5 April 2013
David Kennedy at Vallum
Tues-Sat 12-2.30pm & 5.30-9pm
01434 672 406
You know the phrase “middle of nowhere”? Perhaps it was first coined by some miserable Roman footsoldier, stuck in a never-ending Northumbrian winter at Milecastle 18, close to the Roman Wall.
“Ad vallum horribilis aportet prandium calidum,” he might have shouted at the March snow, “ubi Davidus Kennedi est?” – which is an appalling translation of “This fortification is hell on earth – I need some decent hot grub: where’s David Kennedy when you need him?”
Sadly, he was 2000 years too early for Mr Kennedy’s arrival, bringing some seriously good cooking to this middle of nowhere. And there’s nowhere quite like his new restaurant called, simply, David Kennedy at Vallum.
Vallum Farm, named after the Roman fortification on which it sits, is home to some cows and a small collection of specialist artisan producers. Vicky and Peter Moffitt have farmed and championed good local produce there for years, with their friendly pine-clad tea room and ice cream parlour with products churned from the Moffitt’s own herd of brown Swiss cows.
They’ve been joined by the Bywell Fish and Game Smokery, North Country Growers, which has sprouted a reputation for excellent salad leaves and vegetables, and a talented florist called Hannah Price – her business is called Wildflower.
This creative little community is to be found on the Military Road, around five miles from Corbridge and even further from Heddon-on-the-Wall.
The North side of the Tyne Valley has been desperately short of a good restaurant since John Calton left the Duke of Wellington pub at Newton. Now there’s a place that holds up its head with the best in the North East.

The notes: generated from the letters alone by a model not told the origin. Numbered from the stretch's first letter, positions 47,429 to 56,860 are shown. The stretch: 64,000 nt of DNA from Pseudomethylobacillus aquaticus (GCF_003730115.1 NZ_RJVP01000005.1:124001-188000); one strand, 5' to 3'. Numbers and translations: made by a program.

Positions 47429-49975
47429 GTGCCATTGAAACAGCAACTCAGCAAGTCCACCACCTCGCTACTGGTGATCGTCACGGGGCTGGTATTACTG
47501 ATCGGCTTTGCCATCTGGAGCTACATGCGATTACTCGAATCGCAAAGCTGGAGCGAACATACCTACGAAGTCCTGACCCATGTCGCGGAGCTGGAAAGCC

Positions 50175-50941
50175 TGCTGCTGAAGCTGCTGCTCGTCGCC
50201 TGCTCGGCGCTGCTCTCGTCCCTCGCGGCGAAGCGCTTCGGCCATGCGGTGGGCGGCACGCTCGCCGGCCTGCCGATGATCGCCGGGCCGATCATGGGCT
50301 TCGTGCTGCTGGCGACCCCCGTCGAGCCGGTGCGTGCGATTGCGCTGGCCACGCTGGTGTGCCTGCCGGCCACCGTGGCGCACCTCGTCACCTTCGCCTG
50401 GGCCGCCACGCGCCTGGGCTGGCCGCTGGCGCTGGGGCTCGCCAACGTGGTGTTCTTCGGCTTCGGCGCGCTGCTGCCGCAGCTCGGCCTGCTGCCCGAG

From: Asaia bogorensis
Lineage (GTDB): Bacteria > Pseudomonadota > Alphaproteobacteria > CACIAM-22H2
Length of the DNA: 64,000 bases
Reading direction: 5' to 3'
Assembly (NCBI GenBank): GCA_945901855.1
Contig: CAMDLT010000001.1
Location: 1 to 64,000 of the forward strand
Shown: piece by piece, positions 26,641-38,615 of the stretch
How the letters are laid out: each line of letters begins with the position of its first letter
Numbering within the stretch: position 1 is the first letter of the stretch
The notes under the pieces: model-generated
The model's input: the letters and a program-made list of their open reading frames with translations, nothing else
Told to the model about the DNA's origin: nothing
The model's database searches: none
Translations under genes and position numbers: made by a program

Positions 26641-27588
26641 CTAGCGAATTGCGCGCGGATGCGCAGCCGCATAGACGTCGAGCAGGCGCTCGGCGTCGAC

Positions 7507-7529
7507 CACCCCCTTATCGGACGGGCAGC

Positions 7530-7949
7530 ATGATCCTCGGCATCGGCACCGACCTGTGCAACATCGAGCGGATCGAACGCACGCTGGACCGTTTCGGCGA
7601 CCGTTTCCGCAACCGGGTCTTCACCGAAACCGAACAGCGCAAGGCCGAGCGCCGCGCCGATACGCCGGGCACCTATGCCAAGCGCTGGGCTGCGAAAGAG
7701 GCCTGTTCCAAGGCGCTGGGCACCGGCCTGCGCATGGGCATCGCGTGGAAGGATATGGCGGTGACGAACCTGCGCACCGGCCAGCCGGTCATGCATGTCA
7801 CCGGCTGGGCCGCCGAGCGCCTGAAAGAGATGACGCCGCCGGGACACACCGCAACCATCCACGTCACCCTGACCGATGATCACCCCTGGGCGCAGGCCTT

David Kennedy, former north east chef of the year, cooks there most nights, and it shows.
Mrs Diner and I arrived early for dinner, inspired by the recommendation of David Seymour of Ponteland, who wrote to me recommending the £10 lunch. Although that’s probably the bargain of the year, I wanted to give this place a sterner test, so we went for dinner.
The restaurant is housed in a converted milking shed, together with a shop that overlooks the kitchen. Although the dining room seems to have been furnished from the catalogue of a brown furniture auction, it’s comfortable and friendly, with a view across the valley.
The atmosphere is café rather than fine dining, which is not a criticism – the prices match the understated ambience. However it’s a mistake to use paper napkins – fine for lunch, but not what you’d expect at night.
The menu is small (often a sign of quality) yet sufficiently varied, though perhaps not as ambitious as we might expect from the man behind the Black Door. The main course offerings were coley, monkfish, chicken breast, risotto primavera, sirloin steak and rump of lamb.
After very good bread, which comes a bakery on site and which is sold in the shop, we started with salmon mousse and pressed ham hock. My hunch is that Kennedy spurned the salmon from the Bywell Smokery (whose fish is rather oaky), for the more delicate version from Swallow Fish of Seahouses. It was very delicate, served with delicious pickled fennel and proper mayonnaise infused with lime juice. The ham hock was also very good, accompanied by crunchy piccalilli.
A generous sirloin steak came from a genuine Vallum bovine – you could see them avoiding our gaze in the fields below – with perfectly charred crust and the most tender rare flesh. My lamb was as good a chump as I’ve tasted anywhere. It was perfectly pink, though it lay shivering on a bed of chilly hummus, the evening’s only culinary error. Big fat chips and bashed neeps would have made a centurion cry, though our skinny fries, sprinkled with parmesan and rosemary, were cut too short to be worth the effort.
Desserts were more than fine: almost bitter caramel on a sticky toffee pudding and a very nice pineapple carpaccio with passion fruit pannacotta.
This place is a find: and very reasonable, at around £25 a head for 3 courses. There’s a comprehensive and interesting wine list.
The £10 lunch (£12.95 for three courses) could be the best value meal in the north east. This is a real destination restaurant, so if you want a meal fit for an emperor, book quickly before the plebeians find it.
Certainly there’s nowhere as remotely good in the Tyne Valley. Or quite as remote.